As we enter week two of the House impeachment inquiry, it seems pretty clear that Democrats are suffering a massive ordnance failure. Their “bombshells” are not exploding. 

The first unexploded bombshell came when acting ambassador to Ukraine William B. Taylor Jr. testified that a member of his embassy staff had overhead a cellphone conversation between President Trump and Gordon Sondland, the U.S. ambassador to the European Union, in a Kyiv restaurant in which Trump discussed the need for Ukrainian officials to pursue “investigations.” Aha, Democrats cried! A firsthand witness could now testify they heard Trump pressing the Ukrainians for investigations.

Um, so what? Trump had already released a rough transcript of his call with Ukrainian President Volodymyr Zelensky in which he had pressed him for investigations. The overheard call told us nothing we did not already know. Indeed, the only one likely to get in trouble from this revelation is Sondland, who violated operational security by calling the president in public on an unsecure cellphone.

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How about former Ukraine ambassador Marie Yovanovitch’s testimony? We learned that Trump fired her without explanation (which as president he had every right to do) and besmirched her reputation. Yes, Trump treated her horribly, but being a jerk is not an impeachable offense.

Then, as though to prove the point, Trump attacked her on Twitter as she was testifying, writing, “Everywhere Marie Yovanovitch went turned bad.” Democrats pounced, trying to turn Trump’s blunder into a new charge of “witness intimidation.” Please. Witness intimidation is defined as “the threatening of a crucial court witnesses by pressure or extortion to compel him/her to not to testify.” Yovanovitch had already been fired as ambassador and was in the process of testifying. No bombshell there, either.

Then on Tuesday, Democrats asked Army Lt. Col. Alexander Vindman about his assertion that Zelensky had mentioned “Burisma” in his call with Trump, even though the word was not in the transcript released to the public. The suggestion was that the transcript had been doctored. Vindman testified that it was “not a significant omission” and that the career staff who produce the transcripts simply “didn’t catch the word.” In other words, there was no bombshell scrubbing of the transcript.

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They got nothing damaging from Vice President Pence’s Eurasia adviser Jennifer Williams, who testified Tuesday morning that investigations never came up in Pence’s meeting with Zelensky in Warsaw. They got nothing from former special envoy Kurt Volker or former National Security Council staffer Tim Morrison on Tuesday afternoon. So after three days of hearings, Democrats have failed to produce anything remotely explosive.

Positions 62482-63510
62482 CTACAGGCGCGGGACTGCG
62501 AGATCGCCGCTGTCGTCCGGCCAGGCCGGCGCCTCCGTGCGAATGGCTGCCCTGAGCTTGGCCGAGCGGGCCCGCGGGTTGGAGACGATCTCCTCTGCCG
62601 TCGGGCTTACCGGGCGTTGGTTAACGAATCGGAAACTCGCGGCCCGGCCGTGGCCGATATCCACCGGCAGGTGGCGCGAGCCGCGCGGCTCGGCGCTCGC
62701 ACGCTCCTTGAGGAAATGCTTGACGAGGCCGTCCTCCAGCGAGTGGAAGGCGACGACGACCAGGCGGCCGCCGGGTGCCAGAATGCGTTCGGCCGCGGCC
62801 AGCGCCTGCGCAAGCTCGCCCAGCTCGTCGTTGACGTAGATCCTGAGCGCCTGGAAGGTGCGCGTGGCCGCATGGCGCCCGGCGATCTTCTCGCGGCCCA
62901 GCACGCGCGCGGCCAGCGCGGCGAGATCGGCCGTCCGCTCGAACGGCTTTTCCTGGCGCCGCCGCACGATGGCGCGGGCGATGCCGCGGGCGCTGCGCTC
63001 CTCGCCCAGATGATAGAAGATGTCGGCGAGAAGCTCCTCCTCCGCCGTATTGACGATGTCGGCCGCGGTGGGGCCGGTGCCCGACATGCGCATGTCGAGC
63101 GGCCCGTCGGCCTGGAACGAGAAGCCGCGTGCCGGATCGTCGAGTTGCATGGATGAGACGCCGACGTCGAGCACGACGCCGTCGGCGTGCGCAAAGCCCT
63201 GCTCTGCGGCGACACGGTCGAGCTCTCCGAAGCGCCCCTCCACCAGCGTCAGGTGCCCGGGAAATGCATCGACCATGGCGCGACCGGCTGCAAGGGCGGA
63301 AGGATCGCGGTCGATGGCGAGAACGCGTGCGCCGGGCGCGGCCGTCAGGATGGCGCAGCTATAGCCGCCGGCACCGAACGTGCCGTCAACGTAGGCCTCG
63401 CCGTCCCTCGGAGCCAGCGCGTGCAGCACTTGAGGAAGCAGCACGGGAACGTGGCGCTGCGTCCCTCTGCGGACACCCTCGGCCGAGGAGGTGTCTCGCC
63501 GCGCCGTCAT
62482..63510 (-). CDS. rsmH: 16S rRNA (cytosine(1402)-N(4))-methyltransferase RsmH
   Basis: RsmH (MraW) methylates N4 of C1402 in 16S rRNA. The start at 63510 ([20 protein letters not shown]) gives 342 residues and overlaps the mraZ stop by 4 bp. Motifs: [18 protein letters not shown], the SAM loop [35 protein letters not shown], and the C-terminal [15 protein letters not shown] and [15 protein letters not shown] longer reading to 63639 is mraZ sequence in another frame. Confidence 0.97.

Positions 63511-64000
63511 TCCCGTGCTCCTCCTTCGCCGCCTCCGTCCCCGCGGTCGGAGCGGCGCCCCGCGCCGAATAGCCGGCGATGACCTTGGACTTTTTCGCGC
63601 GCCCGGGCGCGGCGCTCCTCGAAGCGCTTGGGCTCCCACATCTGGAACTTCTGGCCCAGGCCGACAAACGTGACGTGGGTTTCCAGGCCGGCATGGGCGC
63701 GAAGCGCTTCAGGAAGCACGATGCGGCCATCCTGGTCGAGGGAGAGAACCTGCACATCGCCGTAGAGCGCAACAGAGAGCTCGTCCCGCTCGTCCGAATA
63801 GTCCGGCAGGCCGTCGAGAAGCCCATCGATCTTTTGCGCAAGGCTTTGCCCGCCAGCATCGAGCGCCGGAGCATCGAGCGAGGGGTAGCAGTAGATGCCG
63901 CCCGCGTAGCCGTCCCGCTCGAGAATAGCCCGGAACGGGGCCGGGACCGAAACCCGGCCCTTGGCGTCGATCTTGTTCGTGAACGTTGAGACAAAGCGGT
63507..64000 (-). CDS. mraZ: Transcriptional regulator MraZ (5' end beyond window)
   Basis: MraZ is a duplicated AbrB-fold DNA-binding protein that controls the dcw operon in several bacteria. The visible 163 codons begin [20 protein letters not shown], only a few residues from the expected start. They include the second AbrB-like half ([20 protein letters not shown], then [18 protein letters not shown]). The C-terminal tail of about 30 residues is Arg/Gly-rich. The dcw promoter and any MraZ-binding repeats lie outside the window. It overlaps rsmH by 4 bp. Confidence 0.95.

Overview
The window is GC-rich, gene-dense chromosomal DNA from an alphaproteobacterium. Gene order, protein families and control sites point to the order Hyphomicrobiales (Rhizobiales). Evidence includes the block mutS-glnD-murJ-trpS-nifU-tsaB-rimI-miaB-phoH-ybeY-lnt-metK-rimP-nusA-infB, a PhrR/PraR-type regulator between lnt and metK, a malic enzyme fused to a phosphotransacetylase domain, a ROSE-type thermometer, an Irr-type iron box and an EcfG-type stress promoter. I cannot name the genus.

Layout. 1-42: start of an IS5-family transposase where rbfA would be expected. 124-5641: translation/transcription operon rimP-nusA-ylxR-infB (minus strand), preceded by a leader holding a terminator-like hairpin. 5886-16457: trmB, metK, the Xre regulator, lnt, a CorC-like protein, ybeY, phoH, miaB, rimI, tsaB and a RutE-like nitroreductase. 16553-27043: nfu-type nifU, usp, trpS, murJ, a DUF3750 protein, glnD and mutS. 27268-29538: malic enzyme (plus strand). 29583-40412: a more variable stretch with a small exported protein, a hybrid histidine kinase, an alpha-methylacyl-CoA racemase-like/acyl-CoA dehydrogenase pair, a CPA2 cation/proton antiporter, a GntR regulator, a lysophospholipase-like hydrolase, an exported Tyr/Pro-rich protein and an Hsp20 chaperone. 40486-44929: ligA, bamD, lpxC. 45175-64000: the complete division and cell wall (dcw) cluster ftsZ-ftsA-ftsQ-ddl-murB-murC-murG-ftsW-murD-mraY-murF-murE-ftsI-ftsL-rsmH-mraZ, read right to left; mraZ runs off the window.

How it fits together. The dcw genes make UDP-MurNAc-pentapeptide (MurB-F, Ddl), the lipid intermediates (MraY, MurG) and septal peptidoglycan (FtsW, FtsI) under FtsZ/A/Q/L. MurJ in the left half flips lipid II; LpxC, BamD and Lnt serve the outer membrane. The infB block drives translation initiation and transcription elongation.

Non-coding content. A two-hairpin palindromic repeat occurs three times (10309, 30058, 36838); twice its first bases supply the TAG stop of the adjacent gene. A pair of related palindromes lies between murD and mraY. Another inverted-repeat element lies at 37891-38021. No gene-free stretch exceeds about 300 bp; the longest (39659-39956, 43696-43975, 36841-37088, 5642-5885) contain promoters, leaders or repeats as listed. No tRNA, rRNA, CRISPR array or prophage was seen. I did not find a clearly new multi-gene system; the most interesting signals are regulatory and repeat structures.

That means they are losing. Polls show the vast majority of Americans agree with Vindman that the Trump-Zelensky call “was inappropriate.” They agreed with Vindman before he testified. But only a minority of Americans say Trump’s conduct warrants impeachment and removal. And the hearings are not changing their minds. Indeed, support for the impeachment inquiry has ticked down since the hearings began, as has the number of Americans tuning in to watch.

That means Democrats are failing to convince Americans that Trump’s misconduct rises to the level of treason, bribery or other high crimes and misdemeanors. In blackjack, the tie goes to the dealer; in impeachment, the tie goes to the president. If Republicans fight Democrats to a draw, Trump wins.

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Indeed, Republicans increasingly seem to believe impeachment will help them at the polls next November. A few weeks ago, Senate Republicans were discussing the possibility of a quick dismissal of any charges sent over by the House. They suggested they might follow the precedent set by Sen. Robert C. Byrd (D-W.Va.) during the Clinton impeachment trial and offer a motion to dismiss the charges soon after the trial begins. They would need just a simple majority to end the proceedings. 

Now, Republican senators appear to be moving in the opposite direction. The Post has reported that there is discussion of drawing out the impeachment trial to keep the six Democratic senators who are running for president trapped in Washington and off the campaign trail. If Republicans thought impeachment was hurting them, there is zero chance they would be talking about an extended trial. As long as they show they are taking their jobs as jurors seriously, an impeachment trial can energize their base and help them keep the Senate and hold the White House. 

Indeed, impeachment could be to the 2020 election what the Brett M. Kavanaugh hearings were to 2018 Senate midterms — except GOP voters see Democrats smearing not just Trump’s Supreme Court pick but Trump himself.

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That is a message on which Trump will happily run.

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